Keep an eye on technique. Regularly performing sloppy sets with jerky motions may lead to injury.
Don't train to failure on every set of every exercise of every workout.
Provide adequate rest between workouts (48-72 hours) for muscles that have been worked.
Don't ignore sharp pain in the tendon during the workout or after the workout, as it's an indication that a tendinopathy may be present. The earlier it is addressed, the faster the recovery.
Once a tendinopathy appears, it tends to stick around. According to research published in "Physician and Sports Medicine," patients afflicted with short-duration tendon symptoms generally return to full sporting activity in 2-3 months, and patients with chronic symptoms may require 4-6 months.2
While it's not often necessary to stop training altogether when dealing with a tendinopathy, it's important to avoid exercises that aggrevate pain in the tendon.
Here are a number of strategies that can be used to treat tendinopathy:
ONCE TENDINOPATHY STRIKES
Active rest: Rest the tendon by avoiding exercises or activities that cause pain. This doesn't mean you have to stop training, but it means focusing on other body parts, modifying exercises so they're pain-free, or working on other muscle groups.
Adjusted biomechanics: Mechanical overload is typically the culprit of tendinopathy. Poor form and overloading a tendon from muscular imbalances, lack of tissue mobility, or malalignments can all contribute to this mechanical overload. Addressing these problems can help fix the problem.
Ice: The vasoconstrictive property of ice is extremely helpful for combatting the abnormal neovascularization that occurs with tendinopathy, and is recommended to treat this condition.2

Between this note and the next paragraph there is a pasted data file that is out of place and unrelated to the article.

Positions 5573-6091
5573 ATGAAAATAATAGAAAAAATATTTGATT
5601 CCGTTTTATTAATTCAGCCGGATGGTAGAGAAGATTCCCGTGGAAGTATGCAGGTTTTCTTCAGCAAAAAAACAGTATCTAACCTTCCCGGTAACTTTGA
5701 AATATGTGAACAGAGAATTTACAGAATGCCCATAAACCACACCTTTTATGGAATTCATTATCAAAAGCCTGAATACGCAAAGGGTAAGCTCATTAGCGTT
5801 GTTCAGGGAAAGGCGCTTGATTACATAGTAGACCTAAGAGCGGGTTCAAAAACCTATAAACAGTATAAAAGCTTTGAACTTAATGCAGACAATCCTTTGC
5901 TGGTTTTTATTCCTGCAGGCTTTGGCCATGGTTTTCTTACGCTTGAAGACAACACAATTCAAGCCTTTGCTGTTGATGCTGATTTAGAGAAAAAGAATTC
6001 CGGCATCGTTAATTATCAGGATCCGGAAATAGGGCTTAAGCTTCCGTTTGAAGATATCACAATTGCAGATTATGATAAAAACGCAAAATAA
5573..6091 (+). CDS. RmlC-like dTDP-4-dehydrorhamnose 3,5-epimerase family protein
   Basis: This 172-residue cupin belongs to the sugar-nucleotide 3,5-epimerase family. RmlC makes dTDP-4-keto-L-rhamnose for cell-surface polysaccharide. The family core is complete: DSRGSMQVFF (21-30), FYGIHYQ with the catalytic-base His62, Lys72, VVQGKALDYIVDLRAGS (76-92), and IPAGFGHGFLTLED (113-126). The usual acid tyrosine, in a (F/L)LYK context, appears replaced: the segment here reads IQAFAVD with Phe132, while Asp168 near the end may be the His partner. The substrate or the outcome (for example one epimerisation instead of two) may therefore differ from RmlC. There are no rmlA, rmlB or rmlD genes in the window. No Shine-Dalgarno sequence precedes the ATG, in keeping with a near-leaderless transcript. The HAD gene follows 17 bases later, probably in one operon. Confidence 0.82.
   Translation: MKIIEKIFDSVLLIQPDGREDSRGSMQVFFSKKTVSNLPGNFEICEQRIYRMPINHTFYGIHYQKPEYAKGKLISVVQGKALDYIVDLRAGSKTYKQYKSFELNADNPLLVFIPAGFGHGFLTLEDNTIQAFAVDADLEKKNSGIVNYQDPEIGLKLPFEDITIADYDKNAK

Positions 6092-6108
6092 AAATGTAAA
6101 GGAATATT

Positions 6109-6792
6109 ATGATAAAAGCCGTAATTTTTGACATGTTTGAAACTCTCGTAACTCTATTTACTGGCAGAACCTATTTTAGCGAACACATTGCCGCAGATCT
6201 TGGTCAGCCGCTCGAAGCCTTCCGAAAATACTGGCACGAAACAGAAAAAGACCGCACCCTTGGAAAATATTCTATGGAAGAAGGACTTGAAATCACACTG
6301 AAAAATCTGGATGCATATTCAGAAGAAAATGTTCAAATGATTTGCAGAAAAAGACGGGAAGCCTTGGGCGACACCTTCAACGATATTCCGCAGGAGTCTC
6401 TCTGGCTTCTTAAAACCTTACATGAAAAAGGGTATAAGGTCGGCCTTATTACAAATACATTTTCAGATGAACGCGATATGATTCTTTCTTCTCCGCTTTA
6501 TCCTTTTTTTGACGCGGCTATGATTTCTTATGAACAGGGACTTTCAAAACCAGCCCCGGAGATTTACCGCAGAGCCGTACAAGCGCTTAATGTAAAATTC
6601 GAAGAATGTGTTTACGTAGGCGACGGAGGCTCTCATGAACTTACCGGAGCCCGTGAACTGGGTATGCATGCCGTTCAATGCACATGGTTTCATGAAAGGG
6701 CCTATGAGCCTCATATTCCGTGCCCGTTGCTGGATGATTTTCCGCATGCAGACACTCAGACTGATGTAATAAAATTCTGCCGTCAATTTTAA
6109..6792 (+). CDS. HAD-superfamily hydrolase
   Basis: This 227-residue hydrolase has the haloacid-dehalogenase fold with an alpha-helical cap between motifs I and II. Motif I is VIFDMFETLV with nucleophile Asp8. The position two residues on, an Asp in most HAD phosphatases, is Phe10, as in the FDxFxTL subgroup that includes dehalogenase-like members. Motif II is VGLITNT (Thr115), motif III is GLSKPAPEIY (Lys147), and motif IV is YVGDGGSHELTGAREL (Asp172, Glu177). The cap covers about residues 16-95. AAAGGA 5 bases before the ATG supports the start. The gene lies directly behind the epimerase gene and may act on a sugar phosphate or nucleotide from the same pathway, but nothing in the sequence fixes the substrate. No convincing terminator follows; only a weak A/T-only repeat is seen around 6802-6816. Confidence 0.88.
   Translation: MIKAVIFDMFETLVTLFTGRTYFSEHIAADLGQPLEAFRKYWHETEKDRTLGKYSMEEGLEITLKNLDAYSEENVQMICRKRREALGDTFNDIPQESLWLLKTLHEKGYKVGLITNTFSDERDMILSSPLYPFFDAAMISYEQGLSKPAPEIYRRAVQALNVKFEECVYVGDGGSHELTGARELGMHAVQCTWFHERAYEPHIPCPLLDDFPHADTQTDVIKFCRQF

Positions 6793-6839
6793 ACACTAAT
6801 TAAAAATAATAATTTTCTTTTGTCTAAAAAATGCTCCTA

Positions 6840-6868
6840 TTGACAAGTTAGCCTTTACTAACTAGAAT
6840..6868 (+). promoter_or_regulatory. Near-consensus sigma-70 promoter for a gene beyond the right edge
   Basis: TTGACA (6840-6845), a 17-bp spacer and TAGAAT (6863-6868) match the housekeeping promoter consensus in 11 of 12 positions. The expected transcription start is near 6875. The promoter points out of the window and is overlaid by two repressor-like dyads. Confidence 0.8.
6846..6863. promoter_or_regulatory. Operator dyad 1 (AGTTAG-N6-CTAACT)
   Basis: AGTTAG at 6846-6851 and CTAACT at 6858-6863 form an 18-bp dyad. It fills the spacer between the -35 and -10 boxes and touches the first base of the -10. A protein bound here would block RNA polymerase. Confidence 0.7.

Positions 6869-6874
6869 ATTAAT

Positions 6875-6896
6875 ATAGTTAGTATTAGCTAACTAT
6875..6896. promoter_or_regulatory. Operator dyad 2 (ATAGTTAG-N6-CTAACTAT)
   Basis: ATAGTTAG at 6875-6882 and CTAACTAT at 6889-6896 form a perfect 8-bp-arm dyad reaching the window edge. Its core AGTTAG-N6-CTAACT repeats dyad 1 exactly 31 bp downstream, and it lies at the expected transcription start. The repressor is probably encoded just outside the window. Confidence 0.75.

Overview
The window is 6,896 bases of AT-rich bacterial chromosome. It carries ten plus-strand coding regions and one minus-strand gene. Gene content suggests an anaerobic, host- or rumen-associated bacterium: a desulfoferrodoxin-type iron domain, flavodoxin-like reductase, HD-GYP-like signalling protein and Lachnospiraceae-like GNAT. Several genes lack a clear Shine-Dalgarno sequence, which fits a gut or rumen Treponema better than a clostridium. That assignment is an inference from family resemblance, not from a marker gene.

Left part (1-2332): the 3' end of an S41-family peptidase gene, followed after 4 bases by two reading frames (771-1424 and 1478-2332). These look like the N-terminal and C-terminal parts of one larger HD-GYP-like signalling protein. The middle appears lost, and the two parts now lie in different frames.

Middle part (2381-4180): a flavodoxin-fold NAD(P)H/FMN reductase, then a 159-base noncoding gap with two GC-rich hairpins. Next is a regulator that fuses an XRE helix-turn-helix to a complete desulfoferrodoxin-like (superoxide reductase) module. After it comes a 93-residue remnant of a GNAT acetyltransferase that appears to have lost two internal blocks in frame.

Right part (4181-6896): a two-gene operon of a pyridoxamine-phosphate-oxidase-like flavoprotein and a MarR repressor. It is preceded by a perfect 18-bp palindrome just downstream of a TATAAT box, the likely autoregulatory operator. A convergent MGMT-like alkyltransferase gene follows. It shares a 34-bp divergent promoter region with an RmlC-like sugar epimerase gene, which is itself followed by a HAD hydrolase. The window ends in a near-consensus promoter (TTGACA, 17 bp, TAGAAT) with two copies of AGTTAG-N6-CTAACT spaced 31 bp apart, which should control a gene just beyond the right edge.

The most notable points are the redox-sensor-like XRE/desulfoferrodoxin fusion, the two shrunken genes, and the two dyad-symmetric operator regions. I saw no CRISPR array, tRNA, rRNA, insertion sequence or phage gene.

Electrotherapy: The use of a laser and/or high-voltage galvanic stimulation have shown to stimulate collagen synthesis in the laboratory setting.2 These modalities are typically found in athletic-training rooms or physical therapy clinics.
Low-energy shockwave therapy: A shock wave is defined as an acoustic wave, at the front of which pressure rises from the ambient value to its maximum within a few nanoseconds. The rationale for its clinical use is stimulation of soft tissue healing and inhibition of pain receptors. Conclusive evidence on the effectiveness of this modality is still lacking, but some studies have shown some potential for its benefits.3
Load-decreasing devices: Certain braces or supports can help to decrease the load on a tendon. Braces for the elbow and knee to decrease the load on the wrist extensors or patellar tendon (respectively) have gained clinical support. Heel lifts and foot orthoses have also been shown to help decrease the load along the Achilles tendon.2
Appropriate strengthening: Eccentric-strengthening (negatives) programs have proven to be very effective in treating tendinopathy.2
Massage: Applying deep-friction to the tendon for at least 10 minutes after the numbing effect has been achieved results in reduced pain and increased strength and mobility.4
Surgery: Surgery is considered the last resort for treating tendinopathies. Surgery can be used to remove the damaged tissue, but hasn't been shown to improve protein synthesis or maturation.2 Other conservative treatments should be utilized before undergoing surgery.
The use of nonsteroidal anti-inflammatory drugs (NSAIDs) and corticosteroid injections to treat tendinopathy is controversial. Although the use of these drugs was previously a preferred method, little evidence exists to support this treatment option. While these drugs may provide short-term relief, some literature suggests that these drugs may inhibit tendon repair.2
Bottom line: Preventing tendinopathy is much easier than trying to treat it, as this condition may develop into something worse. Use the above suggestions to protect your body and lift weights safely.
- Riley, G. (2008). Tendinopathy—from basic science to treatment. Nature Clinical Practice Rheumatology, 4(2), 82-89.
- Khan, K., Cook, J., Taunton, J., & Bonar, F. (2000). Overuse tendinosis, not tendinitis part 1: A new paradigm for a difficult clinical problem. Physician and Sportsmedicine, 28(5).
- Maffulli, N., & Longo, U. (2008). Conservative management for tendinopathy: Is there enough scientific evidence? Rheumatology, 47(4), 390-391.
- Stasinopoulos, D. (2004). Cyriax Physiotherapy For Tennis Elbow/lateral Epicondylitis. British Journal of Sports Medicine, 38(6), 675-677.